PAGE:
As older adults face the prospect of needing assistance with daily activities in the future, few have given much thought to how they will continue to live independently, according to a new AARP survey.
According to the results of the organization’s “Long-Term Care Readiness” survey, 68% of older adults believe they will need assistance with their daily activities at some point, but only 28% have given much thought to how they will continue to live independently if they need that assistance.
A recent National Poll on Healthy Aging found a similar lack of planning among older adults, presenting an opportunity for senior living providers.
Attitudes on needing assistance varied by age in the AARP survey, with 74% of those 65 and older indicating they likely will need assistance, compared with 64% of respondents aged 50 to 64. The 65-and-older group also gave more thought to how they will live independently, with 31% indicating they had given it a lot of thought and 48% indicating they had given it some thought, compared with 25% and 47%, respectively, of respondents 50 to 64.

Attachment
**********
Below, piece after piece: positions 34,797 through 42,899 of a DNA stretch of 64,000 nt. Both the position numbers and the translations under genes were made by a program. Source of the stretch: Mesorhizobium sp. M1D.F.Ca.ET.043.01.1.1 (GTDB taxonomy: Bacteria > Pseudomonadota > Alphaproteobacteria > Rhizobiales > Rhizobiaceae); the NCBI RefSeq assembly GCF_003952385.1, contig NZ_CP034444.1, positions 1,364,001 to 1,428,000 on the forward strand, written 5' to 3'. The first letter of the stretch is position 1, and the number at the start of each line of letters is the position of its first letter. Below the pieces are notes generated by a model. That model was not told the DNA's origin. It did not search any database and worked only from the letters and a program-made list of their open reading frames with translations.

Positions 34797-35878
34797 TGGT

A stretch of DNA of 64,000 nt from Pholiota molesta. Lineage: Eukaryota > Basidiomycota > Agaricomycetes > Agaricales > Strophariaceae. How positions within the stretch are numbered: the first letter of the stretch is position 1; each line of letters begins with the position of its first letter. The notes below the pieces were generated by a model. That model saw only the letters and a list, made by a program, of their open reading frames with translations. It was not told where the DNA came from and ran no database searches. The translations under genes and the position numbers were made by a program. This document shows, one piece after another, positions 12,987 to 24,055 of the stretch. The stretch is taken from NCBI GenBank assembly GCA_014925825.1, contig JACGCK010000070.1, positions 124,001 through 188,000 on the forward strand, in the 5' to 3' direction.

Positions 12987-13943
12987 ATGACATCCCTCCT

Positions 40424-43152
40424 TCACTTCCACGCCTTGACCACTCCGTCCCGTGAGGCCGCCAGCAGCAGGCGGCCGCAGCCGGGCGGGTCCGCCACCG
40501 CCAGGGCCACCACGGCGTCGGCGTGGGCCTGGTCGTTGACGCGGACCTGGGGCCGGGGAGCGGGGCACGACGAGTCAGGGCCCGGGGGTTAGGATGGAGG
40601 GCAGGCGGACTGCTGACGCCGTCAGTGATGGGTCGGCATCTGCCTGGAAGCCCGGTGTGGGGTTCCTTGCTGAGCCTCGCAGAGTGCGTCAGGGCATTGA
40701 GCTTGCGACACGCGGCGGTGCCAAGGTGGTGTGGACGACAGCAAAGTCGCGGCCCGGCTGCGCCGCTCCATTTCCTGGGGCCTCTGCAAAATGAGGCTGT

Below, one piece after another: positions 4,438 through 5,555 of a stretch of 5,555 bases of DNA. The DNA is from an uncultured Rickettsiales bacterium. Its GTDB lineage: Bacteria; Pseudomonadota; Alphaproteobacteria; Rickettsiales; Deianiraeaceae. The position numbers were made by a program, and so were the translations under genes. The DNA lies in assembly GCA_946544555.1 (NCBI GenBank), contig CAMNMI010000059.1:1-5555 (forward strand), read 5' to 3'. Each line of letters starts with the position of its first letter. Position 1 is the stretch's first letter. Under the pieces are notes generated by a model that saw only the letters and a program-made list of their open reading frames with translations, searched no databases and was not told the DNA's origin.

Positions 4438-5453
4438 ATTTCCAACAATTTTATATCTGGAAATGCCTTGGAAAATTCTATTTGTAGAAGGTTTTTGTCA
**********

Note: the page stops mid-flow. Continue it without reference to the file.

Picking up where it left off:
Not being able to continue living independently (63%), and potentially becoming a burden to family members (62%), were the top two concerns noted by the older adults. Slightly fewer said they are concerned about savings (59%), living in assisted living or a nursing home (58%), or not being able to remain at home (57%).
Respondents aged 65 and older were more likely than other respondents to be concerned about not being able to live independently as they age and about becoming a burden on family (64%) and needing to live in an assisted living community or nursing home (63%).
But the COVID-19 pandemic had little effect on thoughts about independent living. Sixty-two percent of those aged 60 and older said they think about how to live independently as they age — about the same as two years ago — with 30% indicating that they are thinking about it more often now.
Planning for the future also varied among age groups.
Adults 65 and older were more likely to have written a will (65%), designated a legal power of attorney for healthcare and finances (57%), planned with their families about how they will be cared for as they age (32%), set aside funding to pay for that care (31%) and researched community-based services (22%).
The AARP surveyed 1,011 U.S. adults 50 and older Dec. 9 to 13 to gauge attitudes and behaviors related to long-term care planning.